“California is becoming more difficult for farmers and the future doesn’t look very bright for the farming industry,” Burroughs told Salon. “I would say that the discussion around water is going to make it more difficult to actually stay in California,” she said, adding that the wildfires and smoke waves don’t help either. “If you have a bad fire, and have ash that is carried by the wind you can pretty much wipe out a civilization because you can ruin the crops, and the ability for animals to breathe and ruin the plants ability to grow if the air is grey.”
Some might argue that it is impossible to escape climate change as long as you live on Earth. As we previously reported, estimates on cities threatened around the world by flooding due to sea levels rising are worse than previously thought — and the consequence might be irreversible.
“The level rise commitment is considerably greater than the surface warming component because ocean thermal explanation continues for centuries as surface heating continues to penetrate deeper into the ocean, and ice sheet collapse is a potential tipping point phenomenon, i.e. it is irreversible once it commences,” Michael Mann, a distinguished professor of Atmospheric Science and Meteorology, told Salon via email.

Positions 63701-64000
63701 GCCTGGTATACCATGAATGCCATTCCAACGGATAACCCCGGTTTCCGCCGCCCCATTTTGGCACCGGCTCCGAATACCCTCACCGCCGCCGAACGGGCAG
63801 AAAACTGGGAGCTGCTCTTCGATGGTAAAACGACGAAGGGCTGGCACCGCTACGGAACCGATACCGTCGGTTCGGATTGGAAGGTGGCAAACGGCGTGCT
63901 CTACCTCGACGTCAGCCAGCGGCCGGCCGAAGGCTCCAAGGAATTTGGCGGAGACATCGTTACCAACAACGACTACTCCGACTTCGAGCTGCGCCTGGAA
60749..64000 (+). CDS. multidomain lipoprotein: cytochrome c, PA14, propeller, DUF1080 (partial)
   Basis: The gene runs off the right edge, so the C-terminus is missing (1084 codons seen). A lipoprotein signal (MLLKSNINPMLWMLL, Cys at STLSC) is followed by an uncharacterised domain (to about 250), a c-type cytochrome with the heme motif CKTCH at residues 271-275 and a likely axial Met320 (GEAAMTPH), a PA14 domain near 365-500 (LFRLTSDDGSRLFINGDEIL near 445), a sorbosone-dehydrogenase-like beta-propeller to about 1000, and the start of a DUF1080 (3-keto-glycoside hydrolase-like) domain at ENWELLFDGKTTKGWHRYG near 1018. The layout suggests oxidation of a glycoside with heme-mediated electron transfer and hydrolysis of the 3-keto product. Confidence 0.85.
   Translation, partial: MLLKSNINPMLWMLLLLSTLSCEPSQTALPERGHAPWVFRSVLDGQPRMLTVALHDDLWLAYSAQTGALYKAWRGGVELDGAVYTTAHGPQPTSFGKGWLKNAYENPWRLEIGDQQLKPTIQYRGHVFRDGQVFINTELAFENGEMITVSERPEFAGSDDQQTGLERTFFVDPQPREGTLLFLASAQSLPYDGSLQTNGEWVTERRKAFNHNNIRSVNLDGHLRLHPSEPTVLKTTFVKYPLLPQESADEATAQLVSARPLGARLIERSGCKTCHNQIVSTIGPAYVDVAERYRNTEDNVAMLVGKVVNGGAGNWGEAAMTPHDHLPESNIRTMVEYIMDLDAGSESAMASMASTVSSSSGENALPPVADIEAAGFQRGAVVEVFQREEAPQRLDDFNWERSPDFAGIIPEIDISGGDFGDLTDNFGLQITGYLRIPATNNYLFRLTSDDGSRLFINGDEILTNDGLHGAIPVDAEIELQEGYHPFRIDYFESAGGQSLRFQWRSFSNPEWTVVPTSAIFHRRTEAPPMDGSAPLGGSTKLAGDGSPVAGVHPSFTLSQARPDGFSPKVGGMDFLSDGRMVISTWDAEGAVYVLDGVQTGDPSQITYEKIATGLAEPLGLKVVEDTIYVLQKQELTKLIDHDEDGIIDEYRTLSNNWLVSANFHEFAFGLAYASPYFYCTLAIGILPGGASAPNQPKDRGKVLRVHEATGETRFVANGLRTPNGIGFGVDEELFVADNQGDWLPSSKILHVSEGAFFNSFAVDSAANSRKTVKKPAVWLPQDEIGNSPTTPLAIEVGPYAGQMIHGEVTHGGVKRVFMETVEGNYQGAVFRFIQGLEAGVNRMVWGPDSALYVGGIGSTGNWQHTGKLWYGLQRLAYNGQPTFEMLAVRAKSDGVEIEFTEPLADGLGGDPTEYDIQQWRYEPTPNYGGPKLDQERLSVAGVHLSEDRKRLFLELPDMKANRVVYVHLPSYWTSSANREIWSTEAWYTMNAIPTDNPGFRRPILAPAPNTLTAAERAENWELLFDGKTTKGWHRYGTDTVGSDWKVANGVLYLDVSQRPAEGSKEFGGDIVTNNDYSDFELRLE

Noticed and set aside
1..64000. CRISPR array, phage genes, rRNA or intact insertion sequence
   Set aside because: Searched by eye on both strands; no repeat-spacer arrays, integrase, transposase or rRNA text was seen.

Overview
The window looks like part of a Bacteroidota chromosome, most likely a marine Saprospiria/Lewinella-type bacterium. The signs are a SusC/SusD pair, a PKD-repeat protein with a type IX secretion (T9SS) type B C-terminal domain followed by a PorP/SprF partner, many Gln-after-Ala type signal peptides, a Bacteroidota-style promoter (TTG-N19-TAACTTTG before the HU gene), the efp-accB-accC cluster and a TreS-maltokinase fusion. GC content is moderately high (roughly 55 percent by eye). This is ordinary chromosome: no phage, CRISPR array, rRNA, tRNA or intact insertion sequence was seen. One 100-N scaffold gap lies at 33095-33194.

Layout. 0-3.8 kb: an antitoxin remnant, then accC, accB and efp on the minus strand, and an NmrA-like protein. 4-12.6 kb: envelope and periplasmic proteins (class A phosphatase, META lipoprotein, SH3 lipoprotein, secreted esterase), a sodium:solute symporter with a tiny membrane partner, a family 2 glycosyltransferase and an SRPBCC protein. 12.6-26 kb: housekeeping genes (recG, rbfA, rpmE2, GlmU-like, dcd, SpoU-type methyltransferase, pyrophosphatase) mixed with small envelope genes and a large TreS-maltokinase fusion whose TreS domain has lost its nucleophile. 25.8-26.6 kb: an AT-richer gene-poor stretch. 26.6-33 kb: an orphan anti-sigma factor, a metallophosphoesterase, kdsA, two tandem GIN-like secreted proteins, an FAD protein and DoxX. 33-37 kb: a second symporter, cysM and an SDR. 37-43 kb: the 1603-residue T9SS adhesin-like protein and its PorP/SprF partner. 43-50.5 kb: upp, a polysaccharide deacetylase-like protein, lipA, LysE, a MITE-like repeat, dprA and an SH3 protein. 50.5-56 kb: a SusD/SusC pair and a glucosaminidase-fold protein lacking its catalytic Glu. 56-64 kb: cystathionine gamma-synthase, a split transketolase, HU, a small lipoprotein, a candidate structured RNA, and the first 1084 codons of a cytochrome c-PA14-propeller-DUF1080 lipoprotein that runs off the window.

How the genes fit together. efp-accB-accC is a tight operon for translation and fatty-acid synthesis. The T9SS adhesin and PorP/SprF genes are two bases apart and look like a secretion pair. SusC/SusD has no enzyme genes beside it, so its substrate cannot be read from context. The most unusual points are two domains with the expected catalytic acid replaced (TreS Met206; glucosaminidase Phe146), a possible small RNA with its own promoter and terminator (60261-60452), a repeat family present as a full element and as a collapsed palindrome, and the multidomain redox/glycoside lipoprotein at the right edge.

“And we might be quite close to critical tipping point responses in the west Antarctic ice sheet and Greenland ice sheet,” he added. “This is one of the reasons it is so important to try to stabilize warming below 2.7° [Fahrenheit] relative to the pre-industrial.”
Despite the changing climate and intensifying wildfires, there are those who are committed to staying.
Laura Patch, a California resident who works for the Sierra Club, said her “big reason for staying [in California] is that our changing climate affects everywhere and everyone; there’s not a place you can move to that won’t have it’s own issues.”
“I’d rather live in a state that is proactively trying to prevent it from getting worse,” Patch said.